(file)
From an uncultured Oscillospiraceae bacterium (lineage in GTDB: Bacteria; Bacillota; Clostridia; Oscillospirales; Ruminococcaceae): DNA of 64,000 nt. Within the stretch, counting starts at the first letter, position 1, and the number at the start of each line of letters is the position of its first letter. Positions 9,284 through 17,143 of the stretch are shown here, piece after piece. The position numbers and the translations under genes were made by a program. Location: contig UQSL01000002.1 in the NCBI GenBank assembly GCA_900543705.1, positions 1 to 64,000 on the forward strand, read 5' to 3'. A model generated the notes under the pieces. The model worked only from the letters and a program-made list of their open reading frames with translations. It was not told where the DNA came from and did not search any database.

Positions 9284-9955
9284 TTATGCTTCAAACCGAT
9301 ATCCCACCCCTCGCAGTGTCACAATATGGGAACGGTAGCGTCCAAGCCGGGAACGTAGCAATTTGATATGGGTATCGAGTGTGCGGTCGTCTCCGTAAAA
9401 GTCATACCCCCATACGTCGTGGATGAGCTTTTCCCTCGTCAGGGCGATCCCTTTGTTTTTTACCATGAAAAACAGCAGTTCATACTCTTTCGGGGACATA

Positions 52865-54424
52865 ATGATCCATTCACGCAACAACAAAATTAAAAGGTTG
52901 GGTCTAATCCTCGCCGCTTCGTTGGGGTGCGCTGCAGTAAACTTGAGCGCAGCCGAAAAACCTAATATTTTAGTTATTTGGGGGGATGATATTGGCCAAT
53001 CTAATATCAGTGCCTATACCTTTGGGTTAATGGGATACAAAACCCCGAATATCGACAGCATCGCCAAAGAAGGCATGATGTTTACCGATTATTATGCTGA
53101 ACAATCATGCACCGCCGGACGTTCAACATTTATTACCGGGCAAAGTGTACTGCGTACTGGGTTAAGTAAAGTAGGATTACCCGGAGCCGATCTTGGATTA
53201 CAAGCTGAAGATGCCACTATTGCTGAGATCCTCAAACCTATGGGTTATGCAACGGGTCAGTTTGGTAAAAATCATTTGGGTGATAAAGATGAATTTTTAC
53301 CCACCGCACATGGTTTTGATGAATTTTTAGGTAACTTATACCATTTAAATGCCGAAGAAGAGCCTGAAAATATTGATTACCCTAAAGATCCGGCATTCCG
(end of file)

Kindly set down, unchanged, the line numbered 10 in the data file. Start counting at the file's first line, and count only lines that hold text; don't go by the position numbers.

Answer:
53101 ACAATCATGCACCGCCGGACGTTCAACATTTATTACCGGGCAAAGTGTACTGCGTACTGGGTTAAGTAAAGTAGGATTACCCGGAGCCGATCTTGGATTA